First support mechanism 48 is attached to second frame side 46 at approximately the same height above motherboard 10 as first riser connector 18, so that add-in card 14 will be held above and generally parallel to motherboard 10. Similarly, second and third support mechanisms 50, 52 are attached to first frame side 44 at the same heights as connectors 26, 42, respectively, so that all add-in cards 14, 24, 40 will be held generally parallel to each other and to motherboard 10.

FIG. 2 depicts an embodiment of a computer module, with components shown in exploded view. Computer module 60 includes the components described in FIG. 1, plus third frame side 62 and fourth frame side 64. Third frame side 62 connects to and holds first frame side 44 and second frame side 46 near the front of computer module 60 as depicted in FIG. 2, and fourth frame side 64 connects to and holds frame sides 44, 46 near the back.

Third frame side 62 consists of double-sized cage 66, single-sized cage 68, large spacer 70 and small spacer 72. Double-sized cage 66 and single-sized cage 68 are slidably connected to each other, so that the length of third frame side 62 can be adjusted. Double-sized cage 66 could attach to and help support second and third add-in cards 24, 40, while single-sized cage 68 could attach to and help support first add-in card 14. Spacers 70, 72 could combine with cages 66, 68 and frame sides 44, 46 to hold and support risers 16, 20 and add-in cards 14, 24, 40 within computer module 60.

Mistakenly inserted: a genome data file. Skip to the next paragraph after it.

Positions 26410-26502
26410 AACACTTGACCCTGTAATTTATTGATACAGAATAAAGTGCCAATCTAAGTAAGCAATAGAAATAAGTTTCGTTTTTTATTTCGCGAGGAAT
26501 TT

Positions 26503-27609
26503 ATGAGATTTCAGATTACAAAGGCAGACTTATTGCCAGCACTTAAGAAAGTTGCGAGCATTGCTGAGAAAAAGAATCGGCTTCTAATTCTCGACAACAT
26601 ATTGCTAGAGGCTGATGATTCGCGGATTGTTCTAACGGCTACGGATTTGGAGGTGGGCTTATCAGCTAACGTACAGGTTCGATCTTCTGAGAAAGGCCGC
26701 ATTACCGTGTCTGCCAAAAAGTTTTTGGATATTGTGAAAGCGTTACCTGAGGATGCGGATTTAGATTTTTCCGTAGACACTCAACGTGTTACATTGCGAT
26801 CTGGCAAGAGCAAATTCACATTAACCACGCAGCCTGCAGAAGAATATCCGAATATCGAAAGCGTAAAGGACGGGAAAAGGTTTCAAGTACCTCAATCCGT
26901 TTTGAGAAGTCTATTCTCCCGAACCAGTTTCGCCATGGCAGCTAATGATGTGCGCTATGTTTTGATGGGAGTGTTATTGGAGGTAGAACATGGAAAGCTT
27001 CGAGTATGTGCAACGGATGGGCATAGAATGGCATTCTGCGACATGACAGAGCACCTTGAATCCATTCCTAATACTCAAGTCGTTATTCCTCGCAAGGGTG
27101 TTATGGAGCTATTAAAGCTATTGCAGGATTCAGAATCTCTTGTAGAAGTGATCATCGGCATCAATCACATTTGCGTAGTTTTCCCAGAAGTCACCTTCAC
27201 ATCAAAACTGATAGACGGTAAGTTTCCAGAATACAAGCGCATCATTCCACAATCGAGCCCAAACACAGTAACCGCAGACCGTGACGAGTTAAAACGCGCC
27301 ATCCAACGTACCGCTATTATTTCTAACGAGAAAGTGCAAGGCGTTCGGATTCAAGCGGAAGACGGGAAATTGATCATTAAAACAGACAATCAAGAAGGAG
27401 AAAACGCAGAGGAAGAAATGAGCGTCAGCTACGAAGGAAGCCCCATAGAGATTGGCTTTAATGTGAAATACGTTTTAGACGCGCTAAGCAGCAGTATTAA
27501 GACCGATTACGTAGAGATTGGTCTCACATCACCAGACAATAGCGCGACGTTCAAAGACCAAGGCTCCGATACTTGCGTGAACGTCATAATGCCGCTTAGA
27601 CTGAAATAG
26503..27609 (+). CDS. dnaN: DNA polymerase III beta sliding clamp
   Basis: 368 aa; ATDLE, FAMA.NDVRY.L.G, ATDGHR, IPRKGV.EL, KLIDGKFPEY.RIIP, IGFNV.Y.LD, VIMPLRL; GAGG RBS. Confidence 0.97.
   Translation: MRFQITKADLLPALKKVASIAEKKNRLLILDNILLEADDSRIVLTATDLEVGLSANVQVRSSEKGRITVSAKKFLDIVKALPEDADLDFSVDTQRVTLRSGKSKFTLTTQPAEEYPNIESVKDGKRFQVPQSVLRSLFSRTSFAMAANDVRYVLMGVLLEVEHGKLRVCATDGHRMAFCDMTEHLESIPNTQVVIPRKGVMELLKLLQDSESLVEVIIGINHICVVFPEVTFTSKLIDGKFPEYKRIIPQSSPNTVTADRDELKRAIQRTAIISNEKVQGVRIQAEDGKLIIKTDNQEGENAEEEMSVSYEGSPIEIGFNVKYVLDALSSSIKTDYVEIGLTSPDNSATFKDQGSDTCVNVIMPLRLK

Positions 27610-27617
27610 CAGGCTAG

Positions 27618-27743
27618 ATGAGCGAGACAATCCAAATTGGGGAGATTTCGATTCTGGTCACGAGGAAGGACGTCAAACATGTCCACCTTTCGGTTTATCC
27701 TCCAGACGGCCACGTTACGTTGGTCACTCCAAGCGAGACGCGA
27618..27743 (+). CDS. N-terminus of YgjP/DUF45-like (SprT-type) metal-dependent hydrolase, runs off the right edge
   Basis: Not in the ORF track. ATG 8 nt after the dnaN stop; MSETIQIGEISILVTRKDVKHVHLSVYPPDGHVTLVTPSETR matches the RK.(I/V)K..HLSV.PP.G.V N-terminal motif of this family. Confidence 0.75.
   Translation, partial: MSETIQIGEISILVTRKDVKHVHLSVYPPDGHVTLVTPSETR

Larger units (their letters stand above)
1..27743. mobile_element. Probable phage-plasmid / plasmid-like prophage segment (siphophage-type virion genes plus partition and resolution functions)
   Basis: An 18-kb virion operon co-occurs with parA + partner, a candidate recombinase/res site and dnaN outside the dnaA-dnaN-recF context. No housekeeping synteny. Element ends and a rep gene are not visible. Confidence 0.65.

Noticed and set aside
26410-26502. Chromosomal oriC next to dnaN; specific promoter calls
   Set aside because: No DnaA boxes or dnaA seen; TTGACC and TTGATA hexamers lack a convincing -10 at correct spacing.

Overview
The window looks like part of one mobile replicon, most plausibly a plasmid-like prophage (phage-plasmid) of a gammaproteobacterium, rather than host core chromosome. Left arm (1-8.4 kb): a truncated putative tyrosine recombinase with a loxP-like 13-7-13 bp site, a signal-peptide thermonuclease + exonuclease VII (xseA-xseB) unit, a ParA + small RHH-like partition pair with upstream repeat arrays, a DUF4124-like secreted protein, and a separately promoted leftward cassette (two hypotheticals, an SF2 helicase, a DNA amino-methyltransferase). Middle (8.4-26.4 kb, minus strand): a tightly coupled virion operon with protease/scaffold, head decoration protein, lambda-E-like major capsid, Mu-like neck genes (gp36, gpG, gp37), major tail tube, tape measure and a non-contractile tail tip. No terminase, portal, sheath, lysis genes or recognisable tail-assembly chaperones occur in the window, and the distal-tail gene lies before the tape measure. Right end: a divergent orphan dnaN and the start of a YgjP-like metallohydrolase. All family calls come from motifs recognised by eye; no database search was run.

Fourth frame side 64 consists of two plates or bars which are the back portions of first frame side 44 and second frame side 46. These plates are also slidably connected to each other so that the length of fourth frame side 64 can be adjusted. By sliding the cages of third frame side 62 and the plates of fourth frame side 64, the length of third frame side 62 and fourth frame side 64 can be adjusted so as to maintain the orientation yet change the distance between first frame side 44 and second frame side 46.

In FIG. 2, the plates that make fourth frame side 64 and the cages that make third frame side 62 are slidably connected in that they are attached with two oblong holes and a screw. The screw can be loosened, the plates or cages pulled apart or pushed together so as to modify the length of the side, and the screw can be re-tightened.

FIG. 3 depicts an embodiment of a computer module, with components assembled. This is the same embodiment as shown in FIG. 2, but with components assembled.

FIG. 4 depicts an embodiment of a computer module, which has been rotated from top to bottom. The computer module has been turned upside down within the plane of the drawing, like rotating a piece of paper on your desk. Double-sized cage 66 is now on the bottom, single-sized cage 68 is now on top, and spacers 70, 72 have been switched. First frame side 44 is now on the right, and second frame side 46 is now on the left. First riser 16 has been repositioned and connected to second frame side 46 so that will it still be near slot seven (first motherboard connector 12) on the left. Similarly, second riser 20 has been repositioned and connected to first frame side 44 so that it will still be near slot one (second motherboard connector 22) on the right.